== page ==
Mayda Velasco

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Mayda Marie Velasco
Born 1966
Nationality Puerto Rican
Alma mater Northwestern University
Scientific career
Institutions Northwestern University
Thesis  (1995)
Website Northwestern University
Director of COFI

Mayda Velasco is a physicist and professor in the Department of Physics and Astronomy at Northwestern University. She works in experimental particle physics and is a leading member of the CMS Collaboration at the CERN LHC. She founded COFI and is its first director.[1] She is a pioneer in the physics potential of photon colliders,[2]

Early life and education

Velasco went to high school at Academia Maria Reina in San Juan, Puerto Rico. She obtained her undergraduate degree from the University of Puerto Rico (Rio Piedras) and attended graduate school in physics at Northwestern University where she obtained her PhD in 1995 with Don Miller and Ralph Segel as advisors.

Research Activities

Velasco's research career spans a wide range within experimental particle physics. She obtained her Ph.D. by making the first measurement of the spin structure function g2(x) using data collected by the Spin Muon Collaboration. She became a CERN Fellow in 1996 and joined the NA48 experiment Collaboration at CERN. This experiment made precision measurements of neutral kaons especially as regards CP violation. It also investigated rare kaon decays.[3] Velasco formed her own collaboration to perform the NA59 experiment at CERN. This experiment demonstrated the channeling of high energy particles in bent crystals and studied the production of circularly-polarized high-energy photons.[4] This topic connected well with her pioneering work in the physics potential of photon colliders,[2] which she advocated at the Snowmass Meeting in 2001. Following that meeting, she promoted the Compact Linear Collider (CLIC) accelerator at CERN.[5]

Velasco joined the faculty in the Department of Physics and Astronomy at Northwestern University in 1999. At that time she joined the Main injector oscillation neutrino search (MINOS) Collaboration to study neutrino oscillations. She left MINOS to join the CMS Collaboration at CERN - one of the two general-purpose experiments at the CERN LHC—where she continues to play a leadership role. Her work has an important impact on the current understanding of the Higgs boson: she spearheaded the rare Z+photon decay channel which, in principle, can distinguish the standard model Higgs boson from those beyond the standard model.[6]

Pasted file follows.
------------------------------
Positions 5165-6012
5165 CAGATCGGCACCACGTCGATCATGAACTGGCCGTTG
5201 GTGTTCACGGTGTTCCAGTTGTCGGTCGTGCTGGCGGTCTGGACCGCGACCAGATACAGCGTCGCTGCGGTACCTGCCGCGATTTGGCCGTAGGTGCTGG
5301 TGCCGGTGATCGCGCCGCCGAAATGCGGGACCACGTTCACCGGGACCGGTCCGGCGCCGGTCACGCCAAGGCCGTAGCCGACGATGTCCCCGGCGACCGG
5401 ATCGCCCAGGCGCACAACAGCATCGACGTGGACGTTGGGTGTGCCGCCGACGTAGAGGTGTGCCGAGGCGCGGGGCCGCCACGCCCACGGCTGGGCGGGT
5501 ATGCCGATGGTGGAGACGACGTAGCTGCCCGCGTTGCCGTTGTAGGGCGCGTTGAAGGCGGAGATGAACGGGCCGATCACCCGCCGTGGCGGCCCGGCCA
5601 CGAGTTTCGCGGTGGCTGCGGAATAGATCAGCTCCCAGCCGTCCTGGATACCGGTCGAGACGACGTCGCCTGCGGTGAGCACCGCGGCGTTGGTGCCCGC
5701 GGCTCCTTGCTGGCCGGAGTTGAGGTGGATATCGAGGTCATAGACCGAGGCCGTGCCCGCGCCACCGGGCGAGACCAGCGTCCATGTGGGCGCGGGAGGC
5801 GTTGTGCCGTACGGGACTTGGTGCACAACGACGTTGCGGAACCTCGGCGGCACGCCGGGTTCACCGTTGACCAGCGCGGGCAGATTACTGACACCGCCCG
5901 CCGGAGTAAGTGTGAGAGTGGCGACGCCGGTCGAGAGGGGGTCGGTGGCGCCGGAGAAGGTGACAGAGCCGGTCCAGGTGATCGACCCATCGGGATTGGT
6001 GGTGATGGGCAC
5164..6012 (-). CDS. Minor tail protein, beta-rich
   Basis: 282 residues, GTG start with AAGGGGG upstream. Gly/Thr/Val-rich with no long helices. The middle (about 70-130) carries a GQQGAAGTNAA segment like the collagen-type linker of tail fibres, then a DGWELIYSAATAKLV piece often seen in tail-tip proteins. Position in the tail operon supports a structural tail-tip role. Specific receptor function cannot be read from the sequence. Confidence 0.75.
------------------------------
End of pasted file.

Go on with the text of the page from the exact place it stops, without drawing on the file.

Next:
Awards and Distinctions

Velasco was awarded a Fellowship from the Alfred P. Sloan Foundation in 2002. She also received a Woodrow Wilson Fellowship from the Mellon Foundation and she is a recipient of the CERN Achievement Award.

Velasco serves as a member[7] of the High Energy Physics Advisory Panel (HEPAP) that advises the United States Department of Energy.

Velasco was given the Dean's Award for Diversity in 2015.[8]


Velasco founded the Colegio de Física Fundamental e Interdiciplinaria de las Ámericas (COFI)[1] in San Juan, Puerto Rico. She is its first General Director.

See also


  1. ^ a b "COFI – Colegio De Fisica Fundamental E Interdiciplinaria De Las Americas".
  2. ^ a b "New results for a photon-photon collider".
  3. ^ "Observation of the rare decay K(S) ---> pi0 mu+ mu-".
  4. ^ "Results on the coherent interaction of high energy electrons and photons in oriented single crystals".
  5. ^ "Higgs physics with a gamma gamma collider based on CLIC I".
  6. ^ "Search for a Higgs boson decaying into a Z and a photon in pp collisions at sqrt(s) = 7 and 8 TeV".
  7. ^ "Members of HEPAP".
  8. ^ "Dean's Award for Diversity at Northwestern University".

External links

  • Northwestern faculty page
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